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US places Turkey on list of countries implicated in use of child soldiers

State Department said the listing was not tied to negotiations over Ankara's potential running of the Kabul airport in Afghanistan
The US State Department determined in a report that Turkey was providing "tangible support" to the Sultan Murad division in Syria
US State Department determined Turkey was providing 'tangible support' to the Sultan Murad Division in Syria (AFP)

The United States placed Turkey on a list of countries implicated in the use of child soldiers, a move that is likely to complicate already fraught ties between Ankara and Washington.

The State Department determined in its annual Trafficking in Persons (TIP) report published on Thursday that Turkey was providing "tangible support" to the Sultan Murad Division in Syria, an armed group made up of Syrian Turkmen fighters that Washington said recruited and used child soldiers.

In a briefing call with reporters, a senior State Department official also cited the use of child soldiers in Libya and said that Washington was hoping to work with Ankara to address the issue.

"With respect to Turkey in particular...this is the first time a Nato member has been listed in the child soldier prevention act list," the State Department official said.

"As a respected regional leader and member of Nato, Turkey has the opportunity to address this issue, the recruitment and use of child soldiers in Syria and Libya.

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"The United States hopes to work with Turkey to encourage all groups involved in the Syrian and Libyan conflicts not to use child soldiers, and we hope to work with Turkey to address this issue in the long run."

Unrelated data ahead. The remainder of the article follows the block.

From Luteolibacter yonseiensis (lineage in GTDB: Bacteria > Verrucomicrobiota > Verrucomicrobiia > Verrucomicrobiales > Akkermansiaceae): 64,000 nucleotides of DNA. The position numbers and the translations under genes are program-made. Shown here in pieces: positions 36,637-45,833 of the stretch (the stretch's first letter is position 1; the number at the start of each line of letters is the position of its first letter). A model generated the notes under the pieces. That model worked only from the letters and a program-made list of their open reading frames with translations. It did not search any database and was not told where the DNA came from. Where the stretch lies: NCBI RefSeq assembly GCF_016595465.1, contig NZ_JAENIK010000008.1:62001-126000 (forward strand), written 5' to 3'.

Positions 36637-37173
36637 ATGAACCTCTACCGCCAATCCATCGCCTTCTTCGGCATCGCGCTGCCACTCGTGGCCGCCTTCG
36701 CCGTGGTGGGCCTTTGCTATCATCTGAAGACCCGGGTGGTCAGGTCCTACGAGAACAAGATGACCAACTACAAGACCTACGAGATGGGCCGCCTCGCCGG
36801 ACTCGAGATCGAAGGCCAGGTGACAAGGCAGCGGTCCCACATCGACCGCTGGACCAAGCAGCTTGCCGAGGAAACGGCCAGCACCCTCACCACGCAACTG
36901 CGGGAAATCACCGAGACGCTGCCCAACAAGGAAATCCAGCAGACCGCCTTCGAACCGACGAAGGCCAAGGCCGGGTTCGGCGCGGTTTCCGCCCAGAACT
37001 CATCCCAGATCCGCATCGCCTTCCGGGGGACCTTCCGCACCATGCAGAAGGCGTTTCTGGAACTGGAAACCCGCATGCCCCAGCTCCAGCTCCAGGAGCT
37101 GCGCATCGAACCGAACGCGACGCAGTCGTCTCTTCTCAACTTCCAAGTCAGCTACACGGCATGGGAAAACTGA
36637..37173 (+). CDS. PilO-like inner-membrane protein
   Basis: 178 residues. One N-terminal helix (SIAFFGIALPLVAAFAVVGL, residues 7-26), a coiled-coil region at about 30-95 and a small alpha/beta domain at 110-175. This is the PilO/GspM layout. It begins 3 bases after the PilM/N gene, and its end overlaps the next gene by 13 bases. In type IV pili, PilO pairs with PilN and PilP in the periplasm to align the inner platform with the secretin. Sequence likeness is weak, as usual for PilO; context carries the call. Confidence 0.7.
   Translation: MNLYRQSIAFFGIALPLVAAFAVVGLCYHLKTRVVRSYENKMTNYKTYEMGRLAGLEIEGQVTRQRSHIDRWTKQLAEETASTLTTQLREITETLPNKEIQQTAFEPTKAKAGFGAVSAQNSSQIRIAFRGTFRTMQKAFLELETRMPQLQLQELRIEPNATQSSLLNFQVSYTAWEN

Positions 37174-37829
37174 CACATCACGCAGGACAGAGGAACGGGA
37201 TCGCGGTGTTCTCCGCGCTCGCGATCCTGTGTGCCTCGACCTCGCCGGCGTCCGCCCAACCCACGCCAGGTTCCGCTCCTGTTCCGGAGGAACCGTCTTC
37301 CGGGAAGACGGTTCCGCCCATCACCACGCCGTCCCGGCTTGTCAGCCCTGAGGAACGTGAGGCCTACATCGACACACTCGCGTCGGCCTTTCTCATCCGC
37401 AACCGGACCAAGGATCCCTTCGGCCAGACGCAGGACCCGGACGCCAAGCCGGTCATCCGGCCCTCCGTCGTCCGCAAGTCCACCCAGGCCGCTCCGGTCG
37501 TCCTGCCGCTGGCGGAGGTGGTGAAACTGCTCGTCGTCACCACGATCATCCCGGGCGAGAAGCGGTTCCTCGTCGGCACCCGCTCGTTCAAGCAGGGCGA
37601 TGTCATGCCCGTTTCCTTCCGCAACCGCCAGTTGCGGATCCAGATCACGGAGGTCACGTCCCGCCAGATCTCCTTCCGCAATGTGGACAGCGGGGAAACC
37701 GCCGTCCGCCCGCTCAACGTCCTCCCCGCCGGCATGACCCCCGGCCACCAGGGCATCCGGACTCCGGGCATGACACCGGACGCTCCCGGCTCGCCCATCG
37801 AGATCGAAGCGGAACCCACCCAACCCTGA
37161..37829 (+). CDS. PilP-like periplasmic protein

The decision to place Turkey on the list marks the first time the US has made the designation against a Nato ally.

Kabul airport agreement

Turkey has carried out three cross-border operations in Syria against the Islamic State (IS) group as well as US-backed Kurdish militias, and has frequently used factions of armed Syrian fighters on top of its own forces.

Some of these groups have been accused by human rights groups and the United Nations of indiscriminately attacking civilians and carrying out kidnappings and lootings, accusations that Ankara called "baseless".

Turkey has also played a pivotal role in Libya, where Ankara's support helped the Tripoli-based government reverse a 14-month assault from eastern forces led by renegade commander Khalifa Haftar, backed by Egypt and Russia.

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Governments placed on this list are subject to restrictions, according to the State Department report, on certain security assistance and commercial licensing of military equipment, absent a presidential waiver.

However, it was not immediately clear whether any restrictions would automatically apply to Turkey.

State Department Spokesperson Ned Price on Thursday said that the listing of Turkey was not connected to ongoing negotiations over the potential running of the Kabul airport in Afghanistan.

Presidents Recep Tayyip Erdogan and Joe Biden reached a verbal agreement earlier this month that would see Turkey take over the airport's security after the vast majority of Nato forces pull out of Afghanistan, which is expected to be completed in mid-July.

Erdogan asked for financial and logistical aid, as well as assistance from partner countries.

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